11/02/2023 | News release | Distributed by Public on 11/02/2023 17:41
This past weekend, representatives from Texas AFT and the Houston Federation of Teachers (HFT) attended the 10th-annual Network for Public Education conference in Washington, D.C. The conference was primarily focused on the privatization attacks against public schools, particularly the attempts to implement private school vouchers in other states.
Presentations included researchers and educators from other states that have implemented vouchers and all had similar stories:
After hearing from educators, parents, and advocates in other states including Arizona, North Carolina, Florida, and Ohio, we know that Texas must choose whether to learn from the mistakes of other states or implement our own costly experiment to the detriment of all students.
Without exception, conference-goers were appreciative and impressed by the work of pro-public education advocates in Texas who continue to fight back the voucher juggernaut. In fact, many of our advocacy tools, like projected local fiscal impact data, were way ahead of the typical statewide efforts to rollback vouchers. Great connections were made, and Texas AFT staff will continue to collaborate with partners in other states to fight the ongoing wave of privatization.
Attendees of the NPE conference also heard about the hostile state takeover of Houston ISD, which has attracted national attention. AFT National President Randi Weingarten referred to the undemocratic occupation of the nation's fourth-largest district many times during her keynote panel.
The concern over the HISD takeover was top of mind for many at the conference. HFT leaders were invited to present about the changes the district has seen and provide examples of how one local union chapter and its parent and community allies are resisting the state-installed superintendent. President Jackie Anderson, Vice President Daniel Santos, and community advocates Jessica Campos and Ruth Kravetz spoke to the need for relentless community engagement in order to keep state-installed Superintendent Mike Miles in check and ensure that parents and civic leaders are made aware of his continued efforts to undermine teachers and other state mandates in his quest to charter-ize the district.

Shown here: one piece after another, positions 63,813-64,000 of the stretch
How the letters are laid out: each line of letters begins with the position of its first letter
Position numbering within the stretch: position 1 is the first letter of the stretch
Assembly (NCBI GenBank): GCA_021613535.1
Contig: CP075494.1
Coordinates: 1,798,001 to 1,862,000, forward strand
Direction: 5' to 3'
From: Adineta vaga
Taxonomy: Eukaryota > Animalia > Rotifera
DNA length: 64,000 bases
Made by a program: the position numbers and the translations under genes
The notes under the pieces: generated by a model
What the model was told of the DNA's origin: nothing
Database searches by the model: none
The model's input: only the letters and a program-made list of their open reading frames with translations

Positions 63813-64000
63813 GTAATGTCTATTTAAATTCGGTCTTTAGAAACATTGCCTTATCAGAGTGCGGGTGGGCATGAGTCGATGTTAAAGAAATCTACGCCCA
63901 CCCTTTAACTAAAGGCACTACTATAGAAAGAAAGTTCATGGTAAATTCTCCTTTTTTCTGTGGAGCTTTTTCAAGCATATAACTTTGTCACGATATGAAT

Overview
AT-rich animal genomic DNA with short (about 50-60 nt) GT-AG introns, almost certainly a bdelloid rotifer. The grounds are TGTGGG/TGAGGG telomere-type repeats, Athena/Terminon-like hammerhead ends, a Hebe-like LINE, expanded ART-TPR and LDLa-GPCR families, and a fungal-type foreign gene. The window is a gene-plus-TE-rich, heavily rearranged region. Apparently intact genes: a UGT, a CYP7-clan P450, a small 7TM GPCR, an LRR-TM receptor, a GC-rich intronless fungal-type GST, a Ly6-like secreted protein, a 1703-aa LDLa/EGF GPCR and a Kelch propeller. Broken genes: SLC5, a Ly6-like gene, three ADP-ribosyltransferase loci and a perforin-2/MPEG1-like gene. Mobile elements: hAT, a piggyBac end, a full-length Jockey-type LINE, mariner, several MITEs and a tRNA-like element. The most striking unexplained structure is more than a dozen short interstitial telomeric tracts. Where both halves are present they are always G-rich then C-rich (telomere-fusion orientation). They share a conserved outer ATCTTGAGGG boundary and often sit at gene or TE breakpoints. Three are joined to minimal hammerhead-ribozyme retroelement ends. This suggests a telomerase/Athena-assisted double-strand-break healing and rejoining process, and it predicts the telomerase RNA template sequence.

A National Call to Action
At the end of the conference, advocates from across the K-12 and higher education spheres united in a joint pledge to fight back against extremist political assaults on public education, academic freedom, and vulnerable students in the nation's public schools and universities.
The American Federation of Teachers, the National Education Association, the American Association of University Professors, the American Association of Colleges and Universities, and the Network for Public Education launched a Freedom to Learn pledge, calling out the coordinated effort to push laws and rhetoric in multiple states aimed at banning books and curriculums, attacking teachers, and shaming LGBTQIA+ students, all while pushing voucher and privatization schemes to undermine and gut public education.
The group pledged to defend the freedom to learn by:
We stand ready with our national allies in continuing to fiercely fight against any attempts to undermine our schools and our democracy.